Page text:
WikiLeaks begins offensive against Stratfor

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WikiLeaks begins offensive against Stratfor

WikiLeaks announced a return to action.

WikiLeaks announced a return to action with a statement and the leaking of more than five million emails from global intelligence company Stratfor.

Named the ‘Global Intelligence files', they date from July 2004 until late December 2011, when Stratfor suffered a major hack by Anonymous that resulted in the personal information of 860,000 people being published, including 50,000 military and government credentials.

The issuing of a statement by Stratfor founder and CEO George Friedman revealed that it had been hacked in early December, with customer credit card and other information stolen.

According to WikiLeaks, the emails reveal the inner workings of a company that fronts as an 'intelligence publisher', but provides confidential intelligence services to large contractors and government agencies, and "show Stratfor's web of informers, pay-off structure, payment-laundering techniques and psychological methods".

It claimed that there are more than 4000 emails mentioning WikiLeaks or founder Julian Assange, and said that like the diplomatic cables from 2010, much of the significance of the emails will be revealed over the coming weeks "as our coalition and the public search through them and discover connections".

WikiLeaks did not say how it had gained access to the internal and external correspondence, but did say that it is working with 24 media organisations worldwide that have access to a database of the Stratfor emails.

Stratfor issued a statement that denounced the email disclosure as a "deplorable breach of privacy". It confirmed that a breach of Stratfor's data systems had resulted in a large number of company emails stolen, along with other private information relating to Stratfor readers, subscribers and employees.

It called the choice of WikiLeaks to publish those documents and details as "a deplorable, unfortunate – and illegal – breach of privacy".

It said: “Some of the emails may be forged or altered to include inaccuracies; some may be authentic. We will not validate either. Nor will we explain the thinking that went into them. Having had our property stolen, we will not be victimised twice by submitting to questioning about them.”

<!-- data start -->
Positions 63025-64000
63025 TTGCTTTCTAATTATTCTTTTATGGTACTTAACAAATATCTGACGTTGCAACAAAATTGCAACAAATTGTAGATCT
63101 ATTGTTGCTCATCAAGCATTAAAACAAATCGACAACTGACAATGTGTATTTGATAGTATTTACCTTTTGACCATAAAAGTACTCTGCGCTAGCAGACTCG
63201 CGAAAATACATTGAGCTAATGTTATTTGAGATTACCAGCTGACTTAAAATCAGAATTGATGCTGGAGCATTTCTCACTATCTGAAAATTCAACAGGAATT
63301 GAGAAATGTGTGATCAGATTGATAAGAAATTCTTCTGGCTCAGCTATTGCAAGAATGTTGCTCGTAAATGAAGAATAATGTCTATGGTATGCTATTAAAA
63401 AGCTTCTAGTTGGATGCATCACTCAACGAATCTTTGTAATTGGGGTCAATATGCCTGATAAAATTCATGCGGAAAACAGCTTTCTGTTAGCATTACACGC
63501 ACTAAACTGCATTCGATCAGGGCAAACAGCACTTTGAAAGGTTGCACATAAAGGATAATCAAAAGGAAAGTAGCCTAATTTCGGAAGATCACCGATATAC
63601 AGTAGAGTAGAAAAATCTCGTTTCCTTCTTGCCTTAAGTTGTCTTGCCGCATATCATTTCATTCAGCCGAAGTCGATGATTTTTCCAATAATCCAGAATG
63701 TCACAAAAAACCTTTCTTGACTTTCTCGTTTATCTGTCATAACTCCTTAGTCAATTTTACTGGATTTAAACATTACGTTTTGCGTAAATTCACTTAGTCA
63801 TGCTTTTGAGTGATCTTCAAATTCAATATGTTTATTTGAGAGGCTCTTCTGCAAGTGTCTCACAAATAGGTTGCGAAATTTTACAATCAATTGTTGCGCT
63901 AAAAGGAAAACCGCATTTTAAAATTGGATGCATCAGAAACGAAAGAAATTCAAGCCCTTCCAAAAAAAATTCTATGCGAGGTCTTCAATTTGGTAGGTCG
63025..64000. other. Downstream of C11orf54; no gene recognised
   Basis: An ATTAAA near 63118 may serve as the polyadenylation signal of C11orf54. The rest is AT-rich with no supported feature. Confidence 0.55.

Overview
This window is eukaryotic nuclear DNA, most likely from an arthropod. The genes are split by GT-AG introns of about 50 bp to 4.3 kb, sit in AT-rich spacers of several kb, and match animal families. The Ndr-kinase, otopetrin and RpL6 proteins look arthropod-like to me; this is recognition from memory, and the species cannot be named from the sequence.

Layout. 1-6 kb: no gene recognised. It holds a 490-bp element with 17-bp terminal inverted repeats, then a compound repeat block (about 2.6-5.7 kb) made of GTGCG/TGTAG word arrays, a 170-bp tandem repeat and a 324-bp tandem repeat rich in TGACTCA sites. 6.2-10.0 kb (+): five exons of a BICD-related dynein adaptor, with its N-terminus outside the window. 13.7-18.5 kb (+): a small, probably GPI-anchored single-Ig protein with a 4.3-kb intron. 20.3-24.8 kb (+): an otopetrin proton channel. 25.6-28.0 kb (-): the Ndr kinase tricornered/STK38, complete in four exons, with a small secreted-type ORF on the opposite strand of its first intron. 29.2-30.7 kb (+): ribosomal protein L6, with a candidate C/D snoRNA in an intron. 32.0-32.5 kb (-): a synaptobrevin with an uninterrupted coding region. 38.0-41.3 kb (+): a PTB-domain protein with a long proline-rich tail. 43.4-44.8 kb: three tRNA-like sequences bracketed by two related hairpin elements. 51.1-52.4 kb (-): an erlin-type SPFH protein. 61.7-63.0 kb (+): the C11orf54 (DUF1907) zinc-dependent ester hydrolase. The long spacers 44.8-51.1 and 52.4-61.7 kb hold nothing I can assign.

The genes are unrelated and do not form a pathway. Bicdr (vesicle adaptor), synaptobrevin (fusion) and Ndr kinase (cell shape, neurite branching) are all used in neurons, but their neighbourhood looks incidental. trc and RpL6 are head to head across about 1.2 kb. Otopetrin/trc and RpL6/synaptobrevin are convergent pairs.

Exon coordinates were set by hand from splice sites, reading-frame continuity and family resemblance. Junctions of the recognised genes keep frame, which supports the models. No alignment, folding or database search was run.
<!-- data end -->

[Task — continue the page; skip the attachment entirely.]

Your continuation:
It also said that there had not been another hack of Stratfor's computer and data systems, and its data systems remain secure and protected since the hack in December.

“As with last year's hack, the release of these emails is a direct attack on Stratfor. This is another attempt to silence and intimidate the company, and one we reject. Under the continued leadership of founder and chief executive officer George Friedman, Stratfor will not be silenced and will continue to publish the geopolitical analysis our friends and subscribers have come to rely upon,” it said.

“As we have said before, Stratfor has worked to build good sources in many countries around the world, as any publisher of global geopolitical analysis would do. We have done so in a straightforward manner and we are committed to meeting the highest standards of professional conduct.”

It denied being a government organisation or being affiliated with any government, and said that as the emails are private property, they should be read as casually as they were written.

It concluded by saying: “Stratfor understands that this hack and the fallout from it, including the disclosures by Wikileaks, have created serious difficulties for our subscribers, friends and employees. We again apologise for any problems this incident has created, and we deeply appreciate the loyalty that has been shown to Stratfor since last year's hack.

“We want to assure everyone that Stratfor is committed to recovering from the hack and rebuilding trust with the public and will continue to do what we do best: produce and publish industry-leading analysis of international affairs.”

In a later tweet, it denied that Friedman had resigned.

This article originally appeared at

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